Missing in Action in Syria: Turkey, Article V and Who Leads?

By Robbin Laird

Earlier this year, Turkey evidenced its concern regarding the threat to its territory from Syria by requesting missile defense support.  NATO responded.



If the Obama Administration wants to take action against Syria over chemical weapons, obviously this most directly affects Turkey.

Without complete Turkish support for actions, including the use of its territory, there is no viable long-term solution in Syria.

Even more importantly, any Syria reaction will quickly involve NATO security and the Article V defense of NATO territory by all members.

So where is the NATO debate and commitment?

As a Turkish columnist put it in 2012:

More than anything else that keeps security analysts working on the Syrian desks in the Turkish capital around the clock with little sleep and many cups of black Turkish coffee

is the “unknown” prospect of a chemical weapons stockpile by the Syrian army and whether or not these weapons can be used by Assad’s forces

or its militia proxies against Turkish interests when the regime is pushed to the limit.

Syria is the only one of Turkey’s neighbors that has not signed the 1993 Chemical Weapons Convention, a treaty banning chemical weapons production, possession, distribution

and use. Hence, we do not know how comprehensive a chemical arms program Damascus has been running so far, nor do we know the specific nature or capacity

of its stockpile and the exact whereabouts of these weapons.

There are only estimates from the Turkish, Arab and Western intelligence agencies that have been tracking Syrian efforts since the early 1980s.

It is their assessment that Syria has a stockpile of approximately 1,000 tons of chemical weapons including mustard gas and nerve agents such as sarin and VX.

Assad has stored these weapons in some 50 different cites, mostly located in the northern part of the country that is closer to the Turkish border.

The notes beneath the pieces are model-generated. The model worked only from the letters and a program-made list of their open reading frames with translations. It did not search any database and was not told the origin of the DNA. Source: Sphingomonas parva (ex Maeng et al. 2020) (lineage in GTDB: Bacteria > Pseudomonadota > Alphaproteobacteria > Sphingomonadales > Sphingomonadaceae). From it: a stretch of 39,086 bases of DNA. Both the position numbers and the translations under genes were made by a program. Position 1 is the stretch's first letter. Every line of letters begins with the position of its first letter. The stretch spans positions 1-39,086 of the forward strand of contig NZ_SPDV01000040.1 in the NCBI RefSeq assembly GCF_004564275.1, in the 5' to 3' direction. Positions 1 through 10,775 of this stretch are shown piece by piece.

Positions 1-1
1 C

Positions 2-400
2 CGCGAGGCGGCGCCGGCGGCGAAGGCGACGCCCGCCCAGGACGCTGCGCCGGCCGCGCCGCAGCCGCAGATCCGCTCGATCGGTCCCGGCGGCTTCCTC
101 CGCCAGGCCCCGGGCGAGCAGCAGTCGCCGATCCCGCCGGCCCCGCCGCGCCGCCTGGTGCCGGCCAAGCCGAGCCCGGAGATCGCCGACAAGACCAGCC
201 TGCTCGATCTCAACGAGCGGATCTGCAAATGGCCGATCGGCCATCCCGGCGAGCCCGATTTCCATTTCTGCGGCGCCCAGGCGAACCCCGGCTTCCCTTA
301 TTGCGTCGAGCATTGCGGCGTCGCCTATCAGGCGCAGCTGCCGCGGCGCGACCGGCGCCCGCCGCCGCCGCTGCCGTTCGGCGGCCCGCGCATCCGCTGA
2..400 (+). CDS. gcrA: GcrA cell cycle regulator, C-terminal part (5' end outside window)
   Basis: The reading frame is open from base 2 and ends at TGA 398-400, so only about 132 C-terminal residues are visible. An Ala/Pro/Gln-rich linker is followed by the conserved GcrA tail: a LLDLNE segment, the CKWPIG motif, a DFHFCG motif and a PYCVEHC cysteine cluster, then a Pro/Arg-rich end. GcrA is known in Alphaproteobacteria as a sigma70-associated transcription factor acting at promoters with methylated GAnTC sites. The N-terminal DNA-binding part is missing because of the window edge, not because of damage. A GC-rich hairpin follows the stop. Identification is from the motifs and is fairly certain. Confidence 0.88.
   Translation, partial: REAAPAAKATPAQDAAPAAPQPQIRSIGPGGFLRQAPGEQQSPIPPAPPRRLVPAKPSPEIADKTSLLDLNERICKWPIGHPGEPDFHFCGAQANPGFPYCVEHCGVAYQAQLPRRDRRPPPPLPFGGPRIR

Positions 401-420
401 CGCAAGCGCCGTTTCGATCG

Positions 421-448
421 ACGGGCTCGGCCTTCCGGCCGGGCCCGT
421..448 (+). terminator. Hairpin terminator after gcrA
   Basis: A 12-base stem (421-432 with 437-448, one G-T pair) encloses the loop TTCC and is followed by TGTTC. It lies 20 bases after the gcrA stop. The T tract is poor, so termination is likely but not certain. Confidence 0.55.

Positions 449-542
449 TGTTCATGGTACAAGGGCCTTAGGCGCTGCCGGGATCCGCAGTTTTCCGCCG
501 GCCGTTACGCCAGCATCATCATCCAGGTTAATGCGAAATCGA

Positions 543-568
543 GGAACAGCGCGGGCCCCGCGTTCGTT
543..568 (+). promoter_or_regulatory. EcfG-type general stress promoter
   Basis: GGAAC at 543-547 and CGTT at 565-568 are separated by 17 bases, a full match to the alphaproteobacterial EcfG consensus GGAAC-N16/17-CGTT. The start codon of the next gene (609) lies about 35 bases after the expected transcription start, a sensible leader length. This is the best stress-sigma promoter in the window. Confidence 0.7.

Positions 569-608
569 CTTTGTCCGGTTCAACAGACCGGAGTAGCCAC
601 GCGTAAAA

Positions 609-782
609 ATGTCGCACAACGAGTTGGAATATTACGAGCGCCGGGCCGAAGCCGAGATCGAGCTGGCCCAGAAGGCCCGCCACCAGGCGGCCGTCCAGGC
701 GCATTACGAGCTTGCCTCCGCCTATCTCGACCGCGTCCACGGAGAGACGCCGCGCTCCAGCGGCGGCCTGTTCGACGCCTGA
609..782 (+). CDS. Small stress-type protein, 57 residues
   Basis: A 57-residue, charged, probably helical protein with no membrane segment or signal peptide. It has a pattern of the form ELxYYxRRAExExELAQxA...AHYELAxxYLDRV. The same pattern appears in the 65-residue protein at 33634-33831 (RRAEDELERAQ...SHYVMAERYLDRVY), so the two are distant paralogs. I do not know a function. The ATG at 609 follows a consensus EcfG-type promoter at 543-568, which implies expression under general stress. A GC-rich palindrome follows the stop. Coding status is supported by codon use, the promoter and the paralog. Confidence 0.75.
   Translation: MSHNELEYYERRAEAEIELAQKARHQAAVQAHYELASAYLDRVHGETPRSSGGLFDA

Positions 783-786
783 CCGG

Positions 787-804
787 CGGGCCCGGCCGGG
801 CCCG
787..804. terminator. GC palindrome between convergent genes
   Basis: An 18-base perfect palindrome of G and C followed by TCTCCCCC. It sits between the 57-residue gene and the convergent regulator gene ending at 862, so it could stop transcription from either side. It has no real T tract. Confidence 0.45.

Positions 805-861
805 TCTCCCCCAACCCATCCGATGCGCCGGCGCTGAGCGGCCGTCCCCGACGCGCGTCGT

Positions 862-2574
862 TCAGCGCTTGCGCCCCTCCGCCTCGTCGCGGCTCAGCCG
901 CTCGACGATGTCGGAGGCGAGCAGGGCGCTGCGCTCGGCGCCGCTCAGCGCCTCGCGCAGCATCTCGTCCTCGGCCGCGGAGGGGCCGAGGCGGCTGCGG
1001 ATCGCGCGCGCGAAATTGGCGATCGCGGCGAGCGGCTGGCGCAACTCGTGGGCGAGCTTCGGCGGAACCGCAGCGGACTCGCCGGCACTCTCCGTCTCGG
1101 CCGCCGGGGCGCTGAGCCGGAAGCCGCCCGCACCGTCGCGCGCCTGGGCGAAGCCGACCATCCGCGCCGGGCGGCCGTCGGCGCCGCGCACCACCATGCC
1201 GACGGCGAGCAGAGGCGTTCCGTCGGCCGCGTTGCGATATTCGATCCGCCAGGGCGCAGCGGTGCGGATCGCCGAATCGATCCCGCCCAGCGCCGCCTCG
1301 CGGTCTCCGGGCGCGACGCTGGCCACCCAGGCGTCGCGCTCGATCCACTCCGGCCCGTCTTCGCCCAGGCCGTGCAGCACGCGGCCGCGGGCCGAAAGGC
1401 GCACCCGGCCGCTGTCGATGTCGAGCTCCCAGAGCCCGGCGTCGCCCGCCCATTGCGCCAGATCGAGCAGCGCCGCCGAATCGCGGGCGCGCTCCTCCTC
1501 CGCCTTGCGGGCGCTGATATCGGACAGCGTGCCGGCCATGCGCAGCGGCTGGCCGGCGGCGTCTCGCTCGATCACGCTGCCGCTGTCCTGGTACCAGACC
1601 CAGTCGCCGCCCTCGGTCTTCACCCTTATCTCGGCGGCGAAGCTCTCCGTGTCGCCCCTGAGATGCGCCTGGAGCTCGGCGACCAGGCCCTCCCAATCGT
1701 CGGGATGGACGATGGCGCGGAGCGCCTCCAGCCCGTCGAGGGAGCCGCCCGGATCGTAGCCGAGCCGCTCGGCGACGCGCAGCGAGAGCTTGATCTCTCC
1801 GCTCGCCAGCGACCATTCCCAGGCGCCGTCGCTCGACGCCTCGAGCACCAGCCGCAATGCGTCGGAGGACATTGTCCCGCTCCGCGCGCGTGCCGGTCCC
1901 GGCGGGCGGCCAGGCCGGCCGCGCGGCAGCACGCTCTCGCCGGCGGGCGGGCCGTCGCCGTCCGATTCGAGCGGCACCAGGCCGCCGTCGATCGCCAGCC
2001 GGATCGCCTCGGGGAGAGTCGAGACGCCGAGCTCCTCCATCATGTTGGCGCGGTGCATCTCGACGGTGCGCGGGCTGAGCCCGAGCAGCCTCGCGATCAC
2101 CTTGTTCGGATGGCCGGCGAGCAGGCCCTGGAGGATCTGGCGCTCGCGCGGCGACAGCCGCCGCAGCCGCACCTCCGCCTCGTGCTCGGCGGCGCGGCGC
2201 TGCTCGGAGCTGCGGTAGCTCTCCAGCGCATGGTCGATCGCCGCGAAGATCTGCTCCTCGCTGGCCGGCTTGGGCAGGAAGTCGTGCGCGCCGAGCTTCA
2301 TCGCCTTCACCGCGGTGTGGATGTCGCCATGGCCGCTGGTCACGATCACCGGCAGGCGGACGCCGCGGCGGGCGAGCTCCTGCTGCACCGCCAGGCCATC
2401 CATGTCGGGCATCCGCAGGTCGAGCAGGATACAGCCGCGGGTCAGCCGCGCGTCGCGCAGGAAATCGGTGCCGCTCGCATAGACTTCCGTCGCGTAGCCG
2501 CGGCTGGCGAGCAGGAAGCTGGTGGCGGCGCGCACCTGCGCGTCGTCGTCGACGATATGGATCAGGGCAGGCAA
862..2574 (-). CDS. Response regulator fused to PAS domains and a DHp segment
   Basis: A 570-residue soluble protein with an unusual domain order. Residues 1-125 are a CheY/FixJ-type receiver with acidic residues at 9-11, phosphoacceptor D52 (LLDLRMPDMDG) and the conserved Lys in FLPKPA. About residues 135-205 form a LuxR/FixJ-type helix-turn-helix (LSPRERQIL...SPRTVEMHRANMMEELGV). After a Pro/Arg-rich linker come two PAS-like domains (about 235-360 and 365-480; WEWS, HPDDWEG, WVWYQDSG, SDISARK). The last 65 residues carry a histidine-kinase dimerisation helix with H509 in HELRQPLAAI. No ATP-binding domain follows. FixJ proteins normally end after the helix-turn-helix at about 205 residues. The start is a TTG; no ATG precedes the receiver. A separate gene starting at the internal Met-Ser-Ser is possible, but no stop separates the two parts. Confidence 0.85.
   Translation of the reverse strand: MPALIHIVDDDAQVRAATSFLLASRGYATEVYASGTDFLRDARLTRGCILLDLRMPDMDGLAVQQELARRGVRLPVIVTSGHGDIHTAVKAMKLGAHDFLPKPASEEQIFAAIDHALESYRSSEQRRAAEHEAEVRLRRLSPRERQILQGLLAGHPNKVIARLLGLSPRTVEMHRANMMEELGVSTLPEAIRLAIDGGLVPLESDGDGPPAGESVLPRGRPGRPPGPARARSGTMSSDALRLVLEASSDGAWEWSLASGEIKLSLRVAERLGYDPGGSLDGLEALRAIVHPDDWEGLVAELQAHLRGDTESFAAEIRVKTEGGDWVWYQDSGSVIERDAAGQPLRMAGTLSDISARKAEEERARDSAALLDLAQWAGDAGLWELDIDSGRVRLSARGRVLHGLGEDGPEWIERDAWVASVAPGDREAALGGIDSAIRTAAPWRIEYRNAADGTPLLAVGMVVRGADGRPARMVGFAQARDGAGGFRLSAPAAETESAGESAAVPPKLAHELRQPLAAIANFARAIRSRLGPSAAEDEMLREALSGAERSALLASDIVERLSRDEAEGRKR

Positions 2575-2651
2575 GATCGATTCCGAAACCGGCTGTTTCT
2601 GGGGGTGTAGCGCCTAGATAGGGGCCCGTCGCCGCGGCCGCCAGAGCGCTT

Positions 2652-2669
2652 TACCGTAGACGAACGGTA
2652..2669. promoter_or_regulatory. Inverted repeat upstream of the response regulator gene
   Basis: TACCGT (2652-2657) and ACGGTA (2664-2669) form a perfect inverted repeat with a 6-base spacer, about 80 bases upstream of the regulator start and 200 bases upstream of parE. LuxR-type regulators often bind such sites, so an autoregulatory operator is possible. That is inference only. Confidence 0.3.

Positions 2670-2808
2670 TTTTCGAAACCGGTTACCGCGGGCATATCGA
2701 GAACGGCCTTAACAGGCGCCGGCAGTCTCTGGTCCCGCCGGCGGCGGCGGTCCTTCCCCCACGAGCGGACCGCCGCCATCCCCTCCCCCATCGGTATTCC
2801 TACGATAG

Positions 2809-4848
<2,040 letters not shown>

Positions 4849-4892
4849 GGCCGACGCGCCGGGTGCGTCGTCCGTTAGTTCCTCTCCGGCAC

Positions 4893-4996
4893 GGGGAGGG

For example, there are weapons depots in Hama, Homs, Latakia, al-Safirah, Dumayr and Khan Abu Shamatwere, which are all believed to contain chemical weapons.

So what is Turkey’s position currently, and what are they prepared to do?

Without clear answers and commitments, any precipitous US action might trigger NATO commitments without consultation.

What is the game plan from the White House about the almost inevitable spill over effects of a “limited” US response?

Limits are in the eyes of policy makers, not the stakeholders in the Middle Eastern game.

Recently, Turkish leaders seem to indicate that the Syrian weapons are a threat to be dealt with.  If so, then how do they intend to lead the NATO effort to deal with the threat?

Turkish Foreign Affairs Minister Ahmet Davutoglu has repeated the claims of his country that it has information putting the responsibility for an alleged chemical attack on Syrian PM Bashar Al-Assad.

Davutoglu’s Friday statement comes as the world is watching the US, which has strongly suggested it is imminently launching a military intervention in Syria in response to the use of chemical weapons.

According to Turkey’s top diplomat, Turkish intelligence sources have supplied reliable information regarding the origin of the attack.

“Basing ourselves on evidence given us by intelligence experts, there are no doubts that the regime in Damascus is responsible for the chemical attacks in Syria,” stated Davutoglu.


If so, then how do they intend to lead the NATO effort to deal with the threat?




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